A non-guaranteed account would be one that is subject to market risk, such as mutual funds and stocks. In that instance, we have taken great care to measure the investment risk with which you are comfortable. But with that said, if you own mutual funds or stocks – regardless if they are held with us or through your company retirement plan – you have likely experienced loss during this week.
Shouldn’t We Go to Cash in our “Non-Guaranteed Accounts?”
The question that might be on your mind right now is: Should we “go safe” and get out of the markets? I’ll take a moment to address that. When we are concerned about nasty stock markets, the label for that concern is known as “market risk.” And through the consideration of moving to cash, we are hoping to mitigate that risk. But even if that’s what we did, what most of us don’t realize, is that by getting out of the market, we are inadvertently taking additional risk, such as market timing and missed opportunity. Consider this: Imagine that you pulled out today and went to cash. And let’s say that the market continues to drop for a couple of weeks. But then, when the news is at its worst, the market rebounds over 1,000 points. And then it goes sideways for a bit, but then starts marching onward and upward. For most investors who are out of the market, they are very unlikely to get back in while things are at their worst. But to successfully time the market, that is what would need to occur.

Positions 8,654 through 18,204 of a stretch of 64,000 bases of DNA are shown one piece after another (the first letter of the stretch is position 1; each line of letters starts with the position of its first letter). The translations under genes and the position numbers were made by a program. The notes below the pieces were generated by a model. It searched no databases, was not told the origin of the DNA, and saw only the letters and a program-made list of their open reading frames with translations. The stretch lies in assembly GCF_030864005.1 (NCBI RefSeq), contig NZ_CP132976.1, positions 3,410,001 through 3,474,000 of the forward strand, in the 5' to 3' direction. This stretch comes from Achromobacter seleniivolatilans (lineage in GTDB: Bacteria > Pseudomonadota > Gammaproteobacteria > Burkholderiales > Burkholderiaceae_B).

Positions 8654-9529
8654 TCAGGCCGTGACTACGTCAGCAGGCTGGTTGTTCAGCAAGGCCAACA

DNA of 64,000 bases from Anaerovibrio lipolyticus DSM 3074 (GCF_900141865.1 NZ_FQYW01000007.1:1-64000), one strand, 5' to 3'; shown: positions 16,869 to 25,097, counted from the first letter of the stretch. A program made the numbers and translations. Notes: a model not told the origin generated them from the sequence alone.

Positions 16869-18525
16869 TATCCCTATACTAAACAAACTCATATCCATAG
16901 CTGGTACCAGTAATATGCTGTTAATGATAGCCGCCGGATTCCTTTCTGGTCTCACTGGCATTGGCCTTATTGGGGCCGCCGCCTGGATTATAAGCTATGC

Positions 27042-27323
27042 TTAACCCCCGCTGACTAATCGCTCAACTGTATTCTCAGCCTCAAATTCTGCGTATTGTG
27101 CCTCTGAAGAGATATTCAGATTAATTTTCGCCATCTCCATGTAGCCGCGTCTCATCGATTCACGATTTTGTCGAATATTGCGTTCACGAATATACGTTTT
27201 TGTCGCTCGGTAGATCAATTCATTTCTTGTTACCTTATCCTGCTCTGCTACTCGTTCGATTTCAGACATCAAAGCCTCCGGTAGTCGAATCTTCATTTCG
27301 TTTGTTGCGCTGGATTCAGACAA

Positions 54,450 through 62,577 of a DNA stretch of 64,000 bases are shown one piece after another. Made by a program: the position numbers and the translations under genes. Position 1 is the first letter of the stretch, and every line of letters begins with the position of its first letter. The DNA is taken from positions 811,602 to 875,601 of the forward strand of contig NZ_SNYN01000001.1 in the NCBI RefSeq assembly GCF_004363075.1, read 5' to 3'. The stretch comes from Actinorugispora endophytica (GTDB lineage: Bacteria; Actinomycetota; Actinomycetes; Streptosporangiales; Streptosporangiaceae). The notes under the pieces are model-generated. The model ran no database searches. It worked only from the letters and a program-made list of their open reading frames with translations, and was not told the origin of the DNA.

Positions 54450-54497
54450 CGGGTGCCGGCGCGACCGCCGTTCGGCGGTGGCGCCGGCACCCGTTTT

Here’s a summary take-a-way: If you want to go safe in your non-guaranteed accounts, just realize that you may be trading one risk (market risk) for a pair of other risks (market timing and lost opportunity). By the way, that doesn’t mean you shouldn’t make a change. But if you elect to do so, I want to make sure that you understand what risks you are trading.
Positioned for the Long Run
I’m going to call a spade a spade here, y’all. I’m quite “anal retentive” as it pertains to discussing investment risk with clients. Frankly, I imagine that some might even get a little tired of me talking about investment objectives, risk scores, etc. But I do so in review meetings that we hold to prepare all of us for moments like this. We take care to make sure that the risk of your investments is aligned with your tolerance for investment risk. The exceptions are few and far between – for example, some clients are adamant in their desire to hold large stock positions in one company.
In 19 years in business, I have never recommended a wholesale change to a client’s portfolio strictly on the comings and goings of the stock market. The ups and downs of the stock market are simply too unpredictable. It’s like trying to make a recommendation when the ground is quaking beneath one’s feet. As a point of clarification, to me, wholesale changes denote a drastic change in the risk portfolio of a client’s investments, which contradicts their normal investment risk tolerance. On the other hand, we commonly make smaller changes to portfolios and most recently, we did so for many accounts, just back in December.